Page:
To determine the protein expression of claudin 1, 3, 4, 5 and Claudin 7 in colon cancer and in adjacent normal mucosa tissue samples, a random selection of 61 patients’ samples were analyzed using immunohistochemistry. The age of the patients ranged from 51 to 90 years. There were 34 samples from men and 27 from women. 34 of the tumor samples were from right colon and 27 from the left side of colon. Different clinical and pathological parameters (gender, tumor wall penetration (T), lymph noded metastasis (N), distant metastasis (M), Dukes stages, differentiation and localisation of the patient tumors) are provided in Table 1.
LN metastasis: Lymph node metastasis
Table 1: Clinical and pathological characteristics of the patient data.
Differential expression of claudin 1, 3, 4, 5 and 7 between normal, highly differentiated and moderately differentiated tumor tissue cells are shown in Figure 1.
Both the tumor and adjacent normal colonic mucosa were separately scored. The normal colon mucosa showed high staining intensity for all of these five claudins. The numbers of samples with cytoplasmic claudins staining were very low, only two cases showed protein expression for claudin 1, 4 and 7 and one case for claudin 3 and 5. All samples with cytoplasmic expression were from tumor tissue and were at T4 stage.
All the studied claudin proteins show moderate to high staining intensity for normal as well as tumor samples (Table 2), however there was a significant difference in staining intensity between tumor and normal tissues for claudin 4 (p=0.031) and 7 (p=0.011).
|Claudin||Type of tissue||Number of stained cells||Intensity of staining|
|High (N)||Medium (N)||p-value||High (N)||Medium (N)||p-value|
High=High expression, Medium= Medium expression, N= Number of samples
Table 2: Claudin expression in normal vs tumor samples from the patients diagnosed with colon carcinoma.
Staining intensities of claudin 1, 3, 4, 5 and 7 expressions in tumor tissues were also compared with different clinical and pathological variables (Table 1). For the tumor wall penetration, proportion of tumors with lower claudin 1, 4, 5 and 7 expressions were higher at T3+T4 stages then with higher expression, but claudin 3 expression was observed reverse. In case of lymph node metastasis, variable expression was observed for different claudins such as, for claudin 3, 4 and 5 proportion of tumor with lower expression and lymph node metastasis was comparatively higher to increased expression and lymph node metastasis, but opposite results were found for claudin 1 and 7. Similar results were observed between claudins expression and other clinicopathological parameters such distant metastasis, Duke Stages and differentiation. However, in either case, none of the parameter was significantly associated with either claudin that we determined in current project. Though, a trend was observed between claudin 3 expressions and medium tumor differentiation (p=0.087), and also between claudin 5 and lymph node metastasis (p=0.088).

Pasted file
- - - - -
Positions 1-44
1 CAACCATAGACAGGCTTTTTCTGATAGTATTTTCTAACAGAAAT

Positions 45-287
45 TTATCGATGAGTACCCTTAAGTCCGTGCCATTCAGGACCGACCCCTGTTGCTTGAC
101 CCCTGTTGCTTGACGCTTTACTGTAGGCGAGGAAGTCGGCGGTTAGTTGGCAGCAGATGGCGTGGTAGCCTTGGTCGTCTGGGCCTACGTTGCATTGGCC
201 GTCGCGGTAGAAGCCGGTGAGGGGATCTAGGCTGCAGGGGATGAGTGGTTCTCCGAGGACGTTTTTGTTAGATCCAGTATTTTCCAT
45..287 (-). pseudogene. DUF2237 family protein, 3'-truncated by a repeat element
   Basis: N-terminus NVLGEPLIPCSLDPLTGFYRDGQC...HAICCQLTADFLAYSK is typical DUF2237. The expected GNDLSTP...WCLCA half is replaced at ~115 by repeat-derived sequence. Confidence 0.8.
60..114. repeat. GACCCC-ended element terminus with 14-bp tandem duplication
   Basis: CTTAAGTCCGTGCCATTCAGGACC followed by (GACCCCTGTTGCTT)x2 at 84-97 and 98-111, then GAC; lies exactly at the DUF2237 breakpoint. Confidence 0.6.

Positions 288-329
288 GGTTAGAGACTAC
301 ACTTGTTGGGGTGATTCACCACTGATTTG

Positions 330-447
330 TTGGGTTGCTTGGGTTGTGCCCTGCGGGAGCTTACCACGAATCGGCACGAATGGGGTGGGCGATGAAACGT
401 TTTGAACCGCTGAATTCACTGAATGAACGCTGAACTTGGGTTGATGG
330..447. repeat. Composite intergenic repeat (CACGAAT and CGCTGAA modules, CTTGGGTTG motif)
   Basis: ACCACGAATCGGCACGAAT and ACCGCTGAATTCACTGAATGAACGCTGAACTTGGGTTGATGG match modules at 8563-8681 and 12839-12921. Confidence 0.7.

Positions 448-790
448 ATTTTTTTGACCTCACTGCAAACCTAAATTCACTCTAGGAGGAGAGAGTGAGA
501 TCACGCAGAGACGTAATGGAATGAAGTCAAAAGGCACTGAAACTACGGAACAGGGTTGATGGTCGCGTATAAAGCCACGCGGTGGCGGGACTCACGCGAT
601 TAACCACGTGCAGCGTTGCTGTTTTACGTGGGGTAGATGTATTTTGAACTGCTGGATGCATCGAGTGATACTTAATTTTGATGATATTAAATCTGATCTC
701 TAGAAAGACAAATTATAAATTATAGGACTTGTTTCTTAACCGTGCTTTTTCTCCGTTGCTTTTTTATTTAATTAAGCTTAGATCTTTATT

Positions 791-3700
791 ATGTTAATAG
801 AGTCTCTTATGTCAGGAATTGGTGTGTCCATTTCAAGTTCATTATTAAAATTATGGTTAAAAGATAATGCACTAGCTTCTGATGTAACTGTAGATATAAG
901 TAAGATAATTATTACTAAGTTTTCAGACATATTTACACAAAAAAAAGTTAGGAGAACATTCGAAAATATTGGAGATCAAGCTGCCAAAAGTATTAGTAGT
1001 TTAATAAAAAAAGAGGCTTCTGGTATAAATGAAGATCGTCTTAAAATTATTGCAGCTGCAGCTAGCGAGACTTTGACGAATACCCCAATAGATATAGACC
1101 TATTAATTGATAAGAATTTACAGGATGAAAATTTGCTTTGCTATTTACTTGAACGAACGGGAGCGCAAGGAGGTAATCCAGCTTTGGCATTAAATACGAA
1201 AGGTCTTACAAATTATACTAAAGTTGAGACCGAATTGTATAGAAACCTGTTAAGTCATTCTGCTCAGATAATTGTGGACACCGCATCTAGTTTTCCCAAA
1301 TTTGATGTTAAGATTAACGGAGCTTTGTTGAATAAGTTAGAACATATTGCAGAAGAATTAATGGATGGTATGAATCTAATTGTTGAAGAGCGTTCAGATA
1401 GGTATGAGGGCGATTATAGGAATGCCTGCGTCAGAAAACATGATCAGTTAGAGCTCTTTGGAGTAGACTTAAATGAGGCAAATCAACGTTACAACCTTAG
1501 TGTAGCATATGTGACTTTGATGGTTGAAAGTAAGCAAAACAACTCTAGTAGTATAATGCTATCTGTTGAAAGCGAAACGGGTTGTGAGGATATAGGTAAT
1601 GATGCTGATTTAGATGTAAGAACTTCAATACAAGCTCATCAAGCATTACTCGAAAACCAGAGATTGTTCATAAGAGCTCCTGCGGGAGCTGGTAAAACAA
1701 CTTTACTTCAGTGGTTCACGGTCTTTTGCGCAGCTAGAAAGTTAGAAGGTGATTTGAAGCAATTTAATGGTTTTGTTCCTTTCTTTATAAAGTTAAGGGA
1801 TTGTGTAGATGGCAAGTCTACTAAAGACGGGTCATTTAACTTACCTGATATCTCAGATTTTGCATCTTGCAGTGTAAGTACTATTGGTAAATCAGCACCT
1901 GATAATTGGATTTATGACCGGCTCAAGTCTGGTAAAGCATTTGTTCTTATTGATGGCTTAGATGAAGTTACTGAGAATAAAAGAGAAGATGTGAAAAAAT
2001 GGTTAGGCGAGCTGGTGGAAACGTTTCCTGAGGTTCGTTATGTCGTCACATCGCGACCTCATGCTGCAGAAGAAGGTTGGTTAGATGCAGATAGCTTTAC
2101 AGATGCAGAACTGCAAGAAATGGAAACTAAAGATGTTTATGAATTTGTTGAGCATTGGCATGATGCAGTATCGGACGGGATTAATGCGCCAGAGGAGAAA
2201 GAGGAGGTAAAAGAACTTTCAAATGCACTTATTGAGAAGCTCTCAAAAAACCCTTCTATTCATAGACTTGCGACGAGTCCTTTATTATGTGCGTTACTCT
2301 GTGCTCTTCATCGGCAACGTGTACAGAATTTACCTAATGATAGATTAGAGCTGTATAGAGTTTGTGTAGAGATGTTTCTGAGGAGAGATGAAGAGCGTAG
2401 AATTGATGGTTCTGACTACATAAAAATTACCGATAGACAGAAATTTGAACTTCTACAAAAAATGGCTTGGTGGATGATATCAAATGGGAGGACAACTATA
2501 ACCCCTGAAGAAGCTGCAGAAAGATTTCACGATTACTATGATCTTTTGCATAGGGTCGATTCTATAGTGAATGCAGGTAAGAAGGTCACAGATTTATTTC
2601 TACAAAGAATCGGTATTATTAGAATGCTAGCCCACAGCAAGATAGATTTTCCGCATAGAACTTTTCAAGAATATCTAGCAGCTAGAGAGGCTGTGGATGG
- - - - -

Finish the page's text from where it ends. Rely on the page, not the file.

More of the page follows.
We also compared the number of stained cells between normal and tumor samples. Only claudin 4 has significantly low number of stained cells in tumor samples as compared with normal samples (p=0.001), while an opposite trend was observed for claudin 5 (p=0.052). No significant association could be recognized for number of stained cells between tumor and normal tissues in claudin 1, 3 and 7 (p>0.05) (results not shown).
Additionally, claudin 1, 3, 4, 5 and 7 were further studied for heterogeneous expression, weak claudin expression at invasive border and cell membranes of the tumor cells. Heterogeneity of claudin expression was compared with clinicopathological parameters of the patients (TNM, tumor differentiation), weaker expression of claudins at membrane and invasive front of tumor to find any significant association. Heterogeneity in expression was significantly associated with weak expression at invasive border of tumor for claudin1 (p<0.001), claudin 3 (p=0.003), claudin 4 (p=0.026), claudin 5 (p=0.001) and claudin 7 (p<0.001) (Table 3).